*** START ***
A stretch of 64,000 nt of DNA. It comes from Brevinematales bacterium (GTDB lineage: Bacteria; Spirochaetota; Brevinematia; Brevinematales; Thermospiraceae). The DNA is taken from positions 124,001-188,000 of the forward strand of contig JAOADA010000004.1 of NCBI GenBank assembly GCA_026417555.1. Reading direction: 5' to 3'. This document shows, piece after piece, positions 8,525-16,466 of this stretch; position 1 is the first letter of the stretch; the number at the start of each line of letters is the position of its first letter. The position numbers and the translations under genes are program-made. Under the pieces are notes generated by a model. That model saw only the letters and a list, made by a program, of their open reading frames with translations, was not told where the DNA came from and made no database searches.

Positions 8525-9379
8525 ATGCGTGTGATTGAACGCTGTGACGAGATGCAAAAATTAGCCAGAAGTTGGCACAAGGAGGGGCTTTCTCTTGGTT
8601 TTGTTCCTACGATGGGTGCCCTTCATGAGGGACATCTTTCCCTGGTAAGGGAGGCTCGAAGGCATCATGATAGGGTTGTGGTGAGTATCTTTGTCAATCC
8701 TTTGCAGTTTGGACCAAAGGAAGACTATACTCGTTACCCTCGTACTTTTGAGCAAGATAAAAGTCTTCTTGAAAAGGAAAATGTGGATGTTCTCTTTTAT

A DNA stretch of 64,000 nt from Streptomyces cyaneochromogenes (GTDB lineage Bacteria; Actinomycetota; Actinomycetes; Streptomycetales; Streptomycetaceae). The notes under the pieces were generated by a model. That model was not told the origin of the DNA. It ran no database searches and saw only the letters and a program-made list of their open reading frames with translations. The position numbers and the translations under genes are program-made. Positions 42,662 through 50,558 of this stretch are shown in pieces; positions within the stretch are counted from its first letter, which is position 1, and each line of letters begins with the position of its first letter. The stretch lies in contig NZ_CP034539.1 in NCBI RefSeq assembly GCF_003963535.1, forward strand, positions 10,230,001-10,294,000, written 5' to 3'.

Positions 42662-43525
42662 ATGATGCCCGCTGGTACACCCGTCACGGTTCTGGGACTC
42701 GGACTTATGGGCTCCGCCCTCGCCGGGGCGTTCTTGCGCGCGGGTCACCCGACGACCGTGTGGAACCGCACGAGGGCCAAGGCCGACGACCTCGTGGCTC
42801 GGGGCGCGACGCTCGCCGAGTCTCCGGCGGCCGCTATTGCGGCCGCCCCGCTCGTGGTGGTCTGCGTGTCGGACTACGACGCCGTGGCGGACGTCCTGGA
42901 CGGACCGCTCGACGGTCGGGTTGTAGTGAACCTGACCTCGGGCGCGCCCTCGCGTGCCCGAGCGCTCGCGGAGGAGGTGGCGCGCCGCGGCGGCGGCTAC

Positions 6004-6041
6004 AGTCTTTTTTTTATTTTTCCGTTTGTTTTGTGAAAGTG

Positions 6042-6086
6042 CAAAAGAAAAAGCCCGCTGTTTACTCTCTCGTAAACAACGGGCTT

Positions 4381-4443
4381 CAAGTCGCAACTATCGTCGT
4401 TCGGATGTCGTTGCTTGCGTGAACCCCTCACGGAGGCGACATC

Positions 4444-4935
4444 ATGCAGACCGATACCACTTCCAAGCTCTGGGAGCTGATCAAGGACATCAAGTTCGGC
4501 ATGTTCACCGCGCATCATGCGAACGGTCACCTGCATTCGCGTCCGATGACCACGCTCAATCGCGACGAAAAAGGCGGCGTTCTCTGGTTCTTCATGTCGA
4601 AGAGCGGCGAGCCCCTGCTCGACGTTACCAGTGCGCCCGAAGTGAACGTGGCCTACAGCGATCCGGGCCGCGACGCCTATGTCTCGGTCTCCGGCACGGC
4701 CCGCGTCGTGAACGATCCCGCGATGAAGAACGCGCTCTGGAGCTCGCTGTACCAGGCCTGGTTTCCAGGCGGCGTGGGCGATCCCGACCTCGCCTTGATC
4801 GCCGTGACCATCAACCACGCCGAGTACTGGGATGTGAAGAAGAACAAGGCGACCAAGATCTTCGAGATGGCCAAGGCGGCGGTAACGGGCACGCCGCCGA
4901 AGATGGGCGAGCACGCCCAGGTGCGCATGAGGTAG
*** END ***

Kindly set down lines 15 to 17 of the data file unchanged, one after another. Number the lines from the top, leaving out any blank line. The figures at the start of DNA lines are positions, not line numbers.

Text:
6042 CAAAAGAAAAAGCCCGCTGTTTACTCTCTCGTAAACAACGGGCTT

Positions 4381-4443
4381 CAAGTCGCAACTATCGTCGT